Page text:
Transferrable Skills

I generally think that graduate students under sell their skill sets to employers. Many graduate students think only of technical skills when they are putting together their CVs or resumes and it’s a real shame. They are failing to capture many great skills that they have developed during the course of their graduate degree and are not effective in highlighting these skills in job applications. Many researchers are competent in running gel electrophoresis protocols, but not as many have competencies in project management or leadership. It is these “soft skills” that will make one applicant stand out from the crowd.

I also think that many principle investigators (PIs) don’t realize that transferrable skills are absolutely required by students in this economy in order to get a job. It is no longer enough to be technically competent; employers are looking for what additional value a researcher can bring to the job. I’ve always been dismayed by hearing stories from students about how their supervisor discourages them from attending professional development workshops. I think that this “chained to the bench” attitude has no place in science.

It is for this very reason that I encourage my graduate students to participate in professional development workshops, go to conferences and meetings, collaborate with other scientists, and take part in student government or organizations. These are opportunities that I took advantage of as a graduate student and post-doctoral fellow and they have served me well over the years. Frankly, these experiences (and the skills that I acquired participating in them) have provided me with an edge over the competition at every transition that I’ve faced in my research career.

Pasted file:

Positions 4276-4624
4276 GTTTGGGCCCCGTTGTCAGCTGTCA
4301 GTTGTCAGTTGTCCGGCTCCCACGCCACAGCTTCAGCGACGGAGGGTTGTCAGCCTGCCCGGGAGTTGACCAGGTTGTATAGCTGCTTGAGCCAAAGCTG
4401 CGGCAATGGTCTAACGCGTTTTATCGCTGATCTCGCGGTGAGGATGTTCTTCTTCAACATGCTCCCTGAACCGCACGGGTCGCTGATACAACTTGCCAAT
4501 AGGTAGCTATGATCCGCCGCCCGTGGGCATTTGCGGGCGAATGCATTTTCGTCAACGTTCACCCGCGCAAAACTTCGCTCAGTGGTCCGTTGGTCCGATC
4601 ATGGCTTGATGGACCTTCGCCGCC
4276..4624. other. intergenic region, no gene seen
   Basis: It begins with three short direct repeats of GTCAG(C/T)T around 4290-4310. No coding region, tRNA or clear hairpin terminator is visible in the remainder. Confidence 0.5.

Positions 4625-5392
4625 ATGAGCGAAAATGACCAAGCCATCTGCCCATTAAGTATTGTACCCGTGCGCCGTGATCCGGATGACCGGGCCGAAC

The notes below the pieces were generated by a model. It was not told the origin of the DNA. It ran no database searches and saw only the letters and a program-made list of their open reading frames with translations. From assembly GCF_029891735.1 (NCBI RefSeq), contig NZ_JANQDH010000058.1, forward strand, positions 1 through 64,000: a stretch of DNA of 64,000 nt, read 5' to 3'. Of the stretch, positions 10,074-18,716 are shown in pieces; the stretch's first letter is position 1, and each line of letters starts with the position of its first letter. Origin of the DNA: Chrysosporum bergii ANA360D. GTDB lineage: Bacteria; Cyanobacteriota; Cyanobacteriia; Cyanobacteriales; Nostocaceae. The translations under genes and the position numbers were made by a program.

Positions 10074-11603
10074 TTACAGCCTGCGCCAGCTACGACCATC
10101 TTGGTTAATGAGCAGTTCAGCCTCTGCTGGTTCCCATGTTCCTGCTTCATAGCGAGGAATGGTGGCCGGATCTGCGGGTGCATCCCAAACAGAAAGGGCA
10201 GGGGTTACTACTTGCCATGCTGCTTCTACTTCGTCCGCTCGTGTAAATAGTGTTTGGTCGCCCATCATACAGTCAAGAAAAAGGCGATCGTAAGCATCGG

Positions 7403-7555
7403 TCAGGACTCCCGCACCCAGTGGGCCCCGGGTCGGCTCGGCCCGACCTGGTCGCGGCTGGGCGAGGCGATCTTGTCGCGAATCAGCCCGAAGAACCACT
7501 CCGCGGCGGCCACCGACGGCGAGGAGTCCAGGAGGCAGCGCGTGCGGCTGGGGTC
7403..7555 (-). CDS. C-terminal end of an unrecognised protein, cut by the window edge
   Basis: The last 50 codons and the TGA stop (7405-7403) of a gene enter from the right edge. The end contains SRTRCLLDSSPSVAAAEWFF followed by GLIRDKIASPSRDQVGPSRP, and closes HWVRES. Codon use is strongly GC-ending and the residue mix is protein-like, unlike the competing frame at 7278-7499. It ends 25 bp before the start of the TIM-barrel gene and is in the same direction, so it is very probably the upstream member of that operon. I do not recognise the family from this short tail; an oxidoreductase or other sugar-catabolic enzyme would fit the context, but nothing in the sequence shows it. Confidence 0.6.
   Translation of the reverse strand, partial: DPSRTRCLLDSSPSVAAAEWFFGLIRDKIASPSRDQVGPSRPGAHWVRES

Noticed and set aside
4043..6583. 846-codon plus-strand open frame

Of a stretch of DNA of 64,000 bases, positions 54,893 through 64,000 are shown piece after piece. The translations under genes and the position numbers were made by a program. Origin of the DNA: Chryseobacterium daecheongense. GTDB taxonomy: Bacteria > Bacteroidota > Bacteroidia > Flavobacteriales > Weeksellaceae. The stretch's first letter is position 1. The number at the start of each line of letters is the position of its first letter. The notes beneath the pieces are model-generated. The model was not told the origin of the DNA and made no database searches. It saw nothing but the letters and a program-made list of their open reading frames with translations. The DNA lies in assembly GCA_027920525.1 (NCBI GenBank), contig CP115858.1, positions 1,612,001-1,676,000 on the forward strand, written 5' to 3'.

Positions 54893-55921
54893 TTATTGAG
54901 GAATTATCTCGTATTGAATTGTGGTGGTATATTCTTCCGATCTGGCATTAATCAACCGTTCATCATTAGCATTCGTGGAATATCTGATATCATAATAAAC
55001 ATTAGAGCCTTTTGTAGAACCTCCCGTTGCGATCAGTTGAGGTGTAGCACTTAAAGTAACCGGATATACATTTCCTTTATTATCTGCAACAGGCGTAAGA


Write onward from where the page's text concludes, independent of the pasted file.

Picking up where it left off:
Let’s talk about some tangible examples using the case study below. This is a case study that I’ve made up, but many graduate students would be doing these activities during the course of their degree.

Janet has just completed her thesis based M.Sc. degree in the laboratory of Dr. Jones. Her thesis involved the identification and cloning of a gene involved in the biosynthesis of digestive enzymes in mouse saliva. She also characterized the enzymatic activity of the protein encoded by the gene. During the course of her project, Janet was assigned two undergraduate summer research assistants by Dr. Jones to assist her with data collection. Janet’s research has led to the publication of 2 peer-reviewed research articles and 3 conference presentations. While in graduate school Janet was employed as a Teaching Assistant for a 3rd year undergraduate biochemistry course laboratory.

Here is a list of the obvious soft skills that Janet has acquired during her degree:

i) Ability to plan, execute, and finish a multi-year project

ii) Ability to supervise and manage staff

iii) Scientific writing skills

iv) Ability to present information in oral/written format

v) Networking skills

vi) classroom management

v) Ability to evaluate the performance of others

vi) Ability to work effectively with a supervisor

 

Some other skills that Janet might have gained along the way:

i) Teaching skills

ii) Ability to manage a research budget

iii) Ability to receive and use constructive feedback/criticism

iv) Ability to work as an individual and part of a team

v) Troubleshooting and problem solving skills

vi) Ability to adapt to new challenges quickly

You can see that the potential soft skills that could be developed by Janet during the course of her degree are diverse and that I have not included any of Janet’s technical skills (e.g. molecular biology skills, enzymatic characterization techniques, etc.) in this list. Obviously when you are putting together your CV or resume as a student you only want to list soft skills that you believe are relevant and that are your strengths. You also want to think about tailoring your application package to the specific job for which you are applying. When you think about your soft skills in addition to your technical skills, a larger range of job opportunities become available. Casting a wide net in terms of identifying potential employment prospects is a smart move these days.

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